PATH C: Apply via the Canadian Alliance of Physiotherapy Regulators
L'Ordre Professionnel de la Physiothérapie du Québec conducts its credentialing assessments for applicants seeking to work in Québec. However, if interested in obtaining your Canadian PT Licence one may choose to apply to the Canadian Alliance of Physiotherapy Regulators.
Step 1: Read the Assessment of Educational Credentials and Qualifications (Credentialing) Overview, which will provide information on the process to obtain a license to practice physiotherapy in Canada. http://www.alliancept.org/becoming-credentialled/credentialling-overview/
Step 2: Read “Applying for an assessment” and all other pertinent information on the left side menu: http://www.alliancept.org/becoming-credentialled/credentialling-guide/
Step 3: Apply for an assessment: http://www.alliancept.org/becoming-credentialled/credentialling-forms/
Step 4: Courses and clinical practica recommended by the ALLIANCE may be completed at the School of Physical & Occupational Therapy (SPOT), McGill University.
Step 5: Student should contact and meet with Ana Maria Moga, the Equivalency Program Coordinator for orientation to the equivalency process and program.
Admission & Application Conditions
What is the eligibility criteria to apply for the McGill Physiotherapy (PT) Equivalency Program?
To be eligible to apply for the McGill Equivalency Program, the following are required:
- OPPQ Decision Letter.
- Provide proof of landed immigrant status, permanent resident status, or Canadian citizenship status.
- Hold a degree in PT from a university outside Canada that has been assessed and recognized by the Ministère de l’Immigration, de la Diversité et de l’Inclusion du Québec.
- Provide proof of international education transcript and CV.
- Provide proof of English Language Proficiency.
- Interview with the Chair of the Advisory Commitee for the Equivalency in Physical Therapy (ACEPT) or its delegate.
- Time Commitment
Applicants must be available to:
- Complete the clinical courses on a full-time basis
- Complete the required academic courses on-campus, part-time or full-time
What are the Application Deadlines?
The application deadlines are at least 6 weeks before the first week of classes for both the fall and winter sessions. The physiotherapy courses are offered during the regular academic schedule with courses starting in either September or January.
Are there any extra requirements for Equivalency Program students?
Yes, there are health requirements to consider:
- Students will be required to comply with the Faculty Immunisation and Infection Risk Policy and recommendations and procedures, to enable them to proceed through the clinical placements with an acceptably low level of risk.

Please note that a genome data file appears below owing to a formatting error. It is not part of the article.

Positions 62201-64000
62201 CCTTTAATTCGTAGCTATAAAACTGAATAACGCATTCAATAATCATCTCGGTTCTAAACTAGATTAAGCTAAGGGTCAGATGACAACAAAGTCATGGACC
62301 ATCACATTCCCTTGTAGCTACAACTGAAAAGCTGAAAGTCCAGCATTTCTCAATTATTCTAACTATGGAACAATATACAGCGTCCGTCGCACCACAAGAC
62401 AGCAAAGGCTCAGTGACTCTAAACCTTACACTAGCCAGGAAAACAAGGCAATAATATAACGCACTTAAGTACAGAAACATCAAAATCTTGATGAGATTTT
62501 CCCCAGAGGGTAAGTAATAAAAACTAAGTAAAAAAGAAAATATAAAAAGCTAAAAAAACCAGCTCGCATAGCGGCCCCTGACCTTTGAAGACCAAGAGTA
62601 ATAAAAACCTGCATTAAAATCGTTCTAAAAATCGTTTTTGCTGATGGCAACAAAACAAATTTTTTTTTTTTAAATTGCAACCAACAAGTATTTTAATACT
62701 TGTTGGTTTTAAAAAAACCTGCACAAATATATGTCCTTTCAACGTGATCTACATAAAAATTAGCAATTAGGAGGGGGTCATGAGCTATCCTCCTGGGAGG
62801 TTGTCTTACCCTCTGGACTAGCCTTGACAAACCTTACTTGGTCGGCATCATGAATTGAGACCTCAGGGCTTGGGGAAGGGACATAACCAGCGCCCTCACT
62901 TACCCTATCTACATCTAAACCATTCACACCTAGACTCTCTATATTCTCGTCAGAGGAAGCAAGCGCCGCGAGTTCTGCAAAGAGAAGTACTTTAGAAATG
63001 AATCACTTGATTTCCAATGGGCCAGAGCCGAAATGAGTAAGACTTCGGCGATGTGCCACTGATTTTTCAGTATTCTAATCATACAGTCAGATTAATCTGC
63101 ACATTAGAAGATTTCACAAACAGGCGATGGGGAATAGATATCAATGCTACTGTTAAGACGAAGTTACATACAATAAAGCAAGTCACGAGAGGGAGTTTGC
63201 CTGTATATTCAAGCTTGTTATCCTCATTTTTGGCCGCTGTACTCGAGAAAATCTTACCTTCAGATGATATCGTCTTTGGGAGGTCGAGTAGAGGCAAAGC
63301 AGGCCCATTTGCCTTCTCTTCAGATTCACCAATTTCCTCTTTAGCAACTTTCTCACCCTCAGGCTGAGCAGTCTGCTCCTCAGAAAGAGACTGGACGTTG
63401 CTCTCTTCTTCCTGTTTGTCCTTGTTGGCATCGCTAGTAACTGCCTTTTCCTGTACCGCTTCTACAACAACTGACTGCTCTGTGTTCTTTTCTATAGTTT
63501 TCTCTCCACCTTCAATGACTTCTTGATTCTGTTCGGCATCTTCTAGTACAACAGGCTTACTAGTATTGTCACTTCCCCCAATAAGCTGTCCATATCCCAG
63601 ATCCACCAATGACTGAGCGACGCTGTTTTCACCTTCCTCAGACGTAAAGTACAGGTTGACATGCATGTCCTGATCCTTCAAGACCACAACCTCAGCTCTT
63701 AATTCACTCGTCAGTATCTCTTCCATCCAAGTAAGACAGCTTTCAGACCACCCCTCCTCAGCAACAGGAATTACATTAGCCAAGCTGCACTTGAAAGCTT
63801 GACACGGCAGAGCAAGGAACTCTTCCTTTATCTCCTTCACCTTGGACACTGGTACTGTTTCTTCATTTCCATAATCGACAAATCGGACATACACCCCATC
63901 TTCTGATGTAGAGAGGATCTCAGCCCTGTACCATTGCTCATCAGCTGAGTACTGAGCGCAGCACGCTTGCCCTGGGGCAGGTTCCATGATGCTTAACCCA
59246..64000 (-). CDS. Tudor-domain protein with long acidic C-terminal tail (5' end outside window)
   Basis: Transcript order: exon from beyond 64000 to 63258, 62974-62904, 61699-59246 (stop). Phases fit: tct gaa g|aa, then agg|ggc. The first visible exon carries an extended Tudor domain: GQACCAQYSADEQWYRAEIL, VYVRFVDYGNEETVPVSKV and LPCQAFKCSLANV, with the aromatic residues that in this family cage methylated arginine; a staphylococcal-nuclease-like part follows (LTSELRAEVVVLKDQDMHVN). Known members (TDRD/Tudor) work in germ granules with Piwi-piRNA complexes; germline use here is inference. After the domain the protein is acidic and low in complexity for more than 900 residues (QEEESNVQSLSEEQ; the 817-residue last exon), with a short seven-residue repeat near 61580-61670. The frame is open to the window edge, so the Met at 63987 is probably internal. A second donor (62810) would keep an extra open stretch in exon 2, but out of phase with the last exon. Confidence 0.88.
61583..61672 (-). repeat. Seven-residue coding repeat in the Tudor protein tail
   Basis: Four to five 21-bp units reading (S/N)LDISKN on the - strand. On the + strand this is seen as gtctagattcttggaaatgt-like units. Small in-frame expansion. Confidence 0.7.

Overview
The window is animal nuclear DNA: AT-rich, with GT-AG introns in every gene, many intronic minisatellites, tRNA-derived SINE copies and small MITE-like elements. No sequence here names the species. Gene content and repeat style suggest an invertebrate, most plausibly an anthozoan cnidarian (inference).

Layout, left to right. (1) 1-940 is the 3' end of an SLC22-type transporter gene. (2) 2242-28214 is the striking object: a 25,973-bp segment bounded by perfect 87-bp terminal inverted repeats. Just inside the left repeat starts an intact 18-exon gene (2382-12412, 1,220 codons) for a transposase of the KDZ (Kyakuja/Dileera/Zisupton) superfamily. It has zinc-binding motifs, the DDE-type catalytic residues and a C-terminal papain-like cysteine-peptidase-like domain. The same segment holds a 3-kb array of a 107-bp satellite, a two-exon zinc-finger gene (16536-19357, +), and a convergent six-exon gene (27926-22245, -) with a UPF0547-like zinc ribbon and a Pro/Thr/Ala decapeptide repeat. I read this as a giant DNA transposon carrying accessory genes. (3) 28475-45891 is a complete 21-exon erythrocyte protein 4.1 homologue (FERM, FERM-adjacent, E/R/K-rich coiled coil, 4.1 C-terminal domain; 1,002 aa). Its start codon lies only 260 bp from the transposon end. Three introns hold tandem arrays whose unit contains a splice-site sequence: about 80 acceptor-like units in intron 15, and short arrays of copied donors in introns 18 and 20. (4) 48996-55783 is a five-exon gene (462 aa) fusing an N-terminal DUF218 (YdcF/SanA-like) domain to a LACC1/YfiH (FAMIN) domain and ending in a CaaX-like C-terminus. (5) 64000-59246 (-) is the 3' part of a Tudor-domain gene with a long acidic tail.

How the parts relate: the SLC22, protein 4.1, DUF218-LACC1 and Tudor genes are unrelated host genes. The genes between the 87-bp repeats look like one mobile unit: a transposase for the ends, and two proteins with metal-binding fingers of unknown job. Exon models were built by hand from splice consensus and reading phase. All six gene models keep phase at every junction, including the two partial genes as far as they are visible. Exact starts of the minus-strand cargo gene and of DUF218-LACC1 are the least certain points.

- While in the program, students will be provided with detailed written information and information where the immunization can be completed
- All students must accept responsibility for having up-to-date immunisations before commencing the clinical placements. Recommended immunisations will include diphtheria, tetanus, polio, measles, mumps, rubella, and hepatitis B.
- McGill University is required to inform placement organisations of the immunisation status of all students. If a student does not satisfy the placement organisation's immunisation requirements, it may refuse to accept the student for a placement.
I hold an assistant physiotherapy degree that has been obtained in another country. Am I eligible to apply to the McGill Equivalency Program?
No. You are not eligible to apply to the McGill Equivalency Program. Individuals who hold an assistant physiotherapy degree from other countries can request a professional assessment of their file as a foreign trained “physical rehabilitation therapist – college-level degree”. For more information, please see link: https://oppq.qc.ca/en/become-a-member/obtaining-a-license/international-graduates/
What is clinical education?
- Clinical education is the practical application of academic knowledge in real life clinical setting under the guidance and supervision of a licenced physiotherapist.
- One clinical placement is 7 or 8 weeks full-time hands-on clinical experience performed in a McGill University affiliated public or private facility.
- A clinical placement will enable you to not only apply and consolidate your theoretical knowledge and practical skills, but also to understand the Quebec healthcare system and the PT practice, as well as acquire Quebec clinical experience.
- Prior to Clinical placements students must demonstrate practice readiness by having successfully complete the required professional course(s) according to the university and SPOT Standards:
- In any course that includes both theoretical and practical evaluation components, each student must achieve a passing grade of C+ (60%) in each of these components, as well as in the overall course, in order to receive a passing grade for the course. If the overall course mark is a failure, the student may be permitted to write a supplemental exam in this course or retake the course.
- For further information please read EQUIVALENCY PROGRAM RULES AND REGULATIONS (please see section C, Evaluation and Progression).
Where do students receive their clinical education?
The clinical training can occur in a variety of settings including hospitals, private practice, community centers, CLSCs, rehabilitation centers, and long-term care facilities. The clinical practice can cover the entire lifespan, from pediatrics to geriatrics and palliative care, and cover any area of practice such as: orthopedics, cardiac, pulmonary, neurology, pelvic floor, and cancer rehabilitation as well as amputees etc., in both inpatient and/or outpatient population.